The Philippine government and Muslim rebels have agreed to a preliminary peace deal for the country's troubled south, President Benigno Aquino has announced, signalling an end to a 40-year conflict that has killed more than 100,000 people and crippled the region's economy.
The deal with the Moro Islamic Liberation Front (MILF), announced on Sunday, sets in train a roadmap to create a new autonomous region in the Muslim-majority areas in the south of the mainly Catholic country before the end of Aquino's term in 2016.
Aquino described the deal in a nationally televised announcement as a "framework agreement". It follows marathon negotiations between the government and the MILF in Malaysia, which is brokering the talks.
The agreement is expected to be signed in a few days in the capital, Manila, officials said. It spells out the general principles on major issues, including the extent of power, revenues and territory of the Muslim region.
If all goes well, a final peace deal can be reached by 2016, when Aquino's six-year term ends, according to the officials.
"This framework agreement paves the way for final and enduring peace in Mindanao," Aquino said, referring to the Philippines' main southern region and the homeland of the country's Muslims.
"This means that the hands that once held rifles will be put to use tilling land, selling produce, manning work stations and opening doorways of opportunity."
He cautioned, however, that "the work does not end here," saying "there are still details both sides must thresh out".
Al Jazeera's Jamela Alindogan, reporting from Manila, said the framework agreement had been a long time coming. "Negotiations betwen the Moro Islamic Liberation Front and the Philippine government in fact have been going on for decades," she said.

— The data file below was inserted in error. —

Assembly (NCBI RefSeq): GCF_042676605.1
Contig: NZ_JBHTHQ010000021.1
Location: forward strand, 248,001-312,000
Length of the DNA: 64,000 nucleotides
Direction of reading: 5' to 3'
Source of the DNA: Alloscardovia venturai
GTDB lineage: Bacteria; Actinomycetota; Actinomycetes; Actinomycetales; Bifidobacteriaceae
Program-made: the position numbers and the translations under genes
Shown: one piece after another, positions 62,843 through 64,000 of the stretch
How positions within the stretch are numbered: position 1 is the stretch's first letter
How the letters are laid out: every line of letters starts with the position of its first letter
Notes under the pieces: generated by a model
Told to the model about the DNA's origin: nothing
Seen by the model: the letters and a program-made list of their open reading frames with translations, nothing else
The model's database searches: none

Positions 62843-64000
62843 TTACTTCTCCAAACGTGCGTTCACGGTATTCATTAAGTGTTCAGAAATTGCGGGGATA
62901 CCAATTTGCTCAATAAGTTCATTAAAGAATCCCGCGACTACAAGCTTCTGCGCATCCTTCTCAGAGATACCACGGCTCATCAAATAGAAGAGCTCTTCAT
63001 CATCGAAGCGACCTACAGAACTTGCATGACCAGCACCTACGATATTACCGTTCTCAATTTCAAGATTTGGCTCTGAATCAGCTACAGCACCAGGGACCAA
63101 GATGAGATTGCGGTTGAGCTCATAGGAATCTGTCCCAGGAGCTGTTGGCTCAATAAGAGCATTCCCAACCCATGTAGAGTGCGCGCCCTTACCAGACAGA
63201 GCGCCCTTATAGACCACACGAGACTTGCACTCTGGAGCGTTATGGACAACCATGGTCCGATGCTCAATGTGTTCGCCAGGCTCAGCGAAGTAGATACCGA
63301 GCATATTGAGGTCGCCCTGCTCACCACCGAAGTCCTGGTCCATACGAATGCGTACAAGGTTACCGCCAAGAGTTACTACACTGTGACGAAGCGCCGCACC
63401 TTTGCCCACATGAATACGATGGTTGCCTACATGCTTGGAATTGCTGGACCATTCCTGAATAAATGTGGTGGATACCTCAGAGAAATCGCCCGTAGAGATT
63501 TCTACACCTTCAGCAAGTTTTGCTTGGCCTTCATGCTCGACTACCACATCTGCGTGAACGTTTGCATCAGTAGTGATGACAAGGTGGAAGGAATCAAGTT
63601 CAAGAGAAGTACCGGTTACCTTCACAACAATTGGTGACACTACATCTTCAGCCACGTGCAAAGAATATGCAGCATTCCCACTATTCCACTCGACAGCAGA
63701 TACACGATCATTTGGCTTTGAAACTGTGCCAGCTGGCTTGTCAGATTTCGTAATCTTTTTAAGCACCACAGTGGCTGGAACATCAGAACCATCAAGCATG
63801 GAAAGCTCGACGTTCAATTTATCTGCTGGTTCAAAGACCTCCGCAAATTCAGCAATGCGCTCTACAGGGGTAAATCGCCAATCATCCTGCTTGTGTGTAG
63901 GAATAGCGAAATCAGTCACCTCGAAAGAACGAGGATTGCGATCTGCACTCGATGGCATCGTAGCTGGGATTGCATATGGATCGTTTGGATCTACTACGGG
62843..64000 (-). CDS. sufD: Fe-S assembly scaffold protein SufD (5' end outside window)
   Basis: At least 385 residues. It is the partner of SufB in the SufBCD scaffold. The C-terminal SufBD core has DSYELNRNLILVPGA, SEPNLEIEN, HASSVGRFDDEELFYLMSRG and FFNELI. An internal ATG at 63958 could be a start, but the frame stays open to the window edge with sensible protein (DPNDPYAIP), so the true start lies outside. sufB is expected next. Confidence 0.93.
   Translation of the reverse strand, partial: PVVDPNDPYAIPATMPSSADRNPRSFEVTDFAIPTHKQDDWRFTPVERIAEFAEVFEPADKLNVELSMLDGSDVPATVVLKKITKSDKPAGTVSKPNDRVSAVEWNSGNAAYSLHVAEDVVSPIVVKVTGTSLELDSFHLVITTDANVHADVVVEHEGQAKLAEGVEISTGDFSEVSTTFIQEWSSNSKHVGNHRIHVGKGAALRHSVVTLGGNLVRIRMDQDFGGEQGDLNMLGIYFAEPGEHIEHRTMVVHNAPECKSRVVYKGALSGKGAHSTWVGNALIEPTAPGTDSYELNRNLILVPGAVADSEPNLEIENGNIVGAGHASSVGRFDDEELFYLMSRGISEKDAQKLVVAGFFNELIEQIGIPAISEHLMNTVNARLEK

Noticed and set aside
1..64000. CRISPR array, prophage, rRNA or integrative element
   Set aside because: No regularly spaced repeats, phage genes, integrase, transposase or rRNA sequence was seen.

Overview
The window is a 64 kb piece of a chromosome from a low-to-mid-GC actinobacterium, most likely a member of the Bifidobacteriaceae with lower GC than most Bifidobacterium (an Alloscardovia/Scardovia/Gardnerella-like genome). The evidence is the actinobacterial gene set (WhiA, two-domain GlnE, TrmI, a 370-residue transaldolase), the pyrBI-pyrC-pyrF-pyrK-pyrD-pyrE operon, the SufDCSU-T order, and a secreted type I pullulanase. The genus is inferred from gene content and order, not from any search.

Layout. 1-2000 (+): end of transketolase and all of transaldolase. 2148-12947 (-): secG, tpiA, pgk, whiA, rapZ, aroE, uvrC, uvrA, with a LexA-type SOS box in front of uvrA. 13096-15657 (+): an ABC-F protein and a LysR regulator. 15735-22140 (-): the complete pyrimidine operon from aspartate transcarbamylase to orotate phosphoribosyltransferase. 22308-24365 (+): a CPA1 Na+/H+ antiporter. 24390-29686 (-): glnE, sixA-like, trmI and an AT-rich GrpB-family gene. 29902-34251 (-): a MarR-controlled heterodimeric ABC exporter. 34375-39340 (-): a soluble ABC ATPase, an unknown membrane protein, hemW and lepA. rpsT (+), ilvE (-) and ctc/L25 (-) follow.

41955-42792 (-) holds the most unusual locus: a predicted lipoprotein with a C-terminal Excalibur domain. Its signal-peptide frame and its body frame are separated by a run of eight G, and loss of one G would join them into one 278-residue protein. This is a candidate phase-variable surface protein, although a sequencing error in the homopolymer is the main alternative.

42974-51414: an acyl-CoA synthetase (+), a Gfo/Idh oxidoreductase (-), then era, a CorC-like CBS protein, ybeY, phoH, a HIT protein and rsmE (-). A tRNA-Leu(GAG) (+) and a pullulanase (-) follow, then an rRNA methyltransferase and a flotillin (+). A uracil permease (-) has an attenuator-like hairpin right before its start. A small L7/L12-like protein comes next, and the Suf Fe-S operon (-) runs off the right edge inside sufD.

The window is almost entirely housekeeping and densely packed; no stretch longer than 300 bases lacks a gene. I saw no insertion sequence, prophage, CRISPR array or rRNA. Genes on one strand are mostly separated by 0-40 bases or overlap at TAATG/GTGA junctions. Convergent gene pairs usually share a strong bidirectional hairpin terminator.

"This is just a preliminary peace pact agreement," she said.
"The most crucial part is the implementation of the peace pact agreement on the ground - how to effectively change the lives of people on the ground. As we know there are many forces there, are they going to be willing to share the powers and controls that they have?"
"Since President Aquino took office two years ago there has been very strong relations, good relations, between the two parties," our correspondent said.
|President Benigno Aquino said the deal paves the way for "final and enduring peace" [AFP]
"The sincerity of President Aquino to have a long-lasting peace agreement with the Moro Islamic Liberation Front has been well accepted. I think that political capital has been well spent."
The deal marks the most significant progress in 15 years of negotiations with the 11,000-strong Moro group on ending an uprising that has left more than 120,000 people dead and held back development in the south.
Western governments have long worried that rebel strongholds could become breeding grounds for al-Qaeda-affiliated extremists.
"The parties agree that the status quo is unacceptable,"said the 13-page agreement, seen by The Associated Press.
It calls for the creation of a new Muslim autonomous region called the "Bangsamoro" to replace an existing one, which was created in 1989 and that Aquino characterised on Sunday as "failed experiment".
The accord calls for the establishment of a 15-member "Transition Commission" that would thresh out the details of the preliminary agreement and draft a law creating the new Muslim autonomous region in about two years.
The rebels would undertake a "graduated programme" to decommission their armed guerrilla units "so that they are put beyond use," the agreement said, without specifying a timetable.
Philippine officials said the preliminary accord would be posted on the government's website for public scrutiny and signed soon in the Philippine capital in the presence of Aquino, Malaysian Prime Minister Najib Razak and Moro rebel chief Al Haj Murad Ibrahim.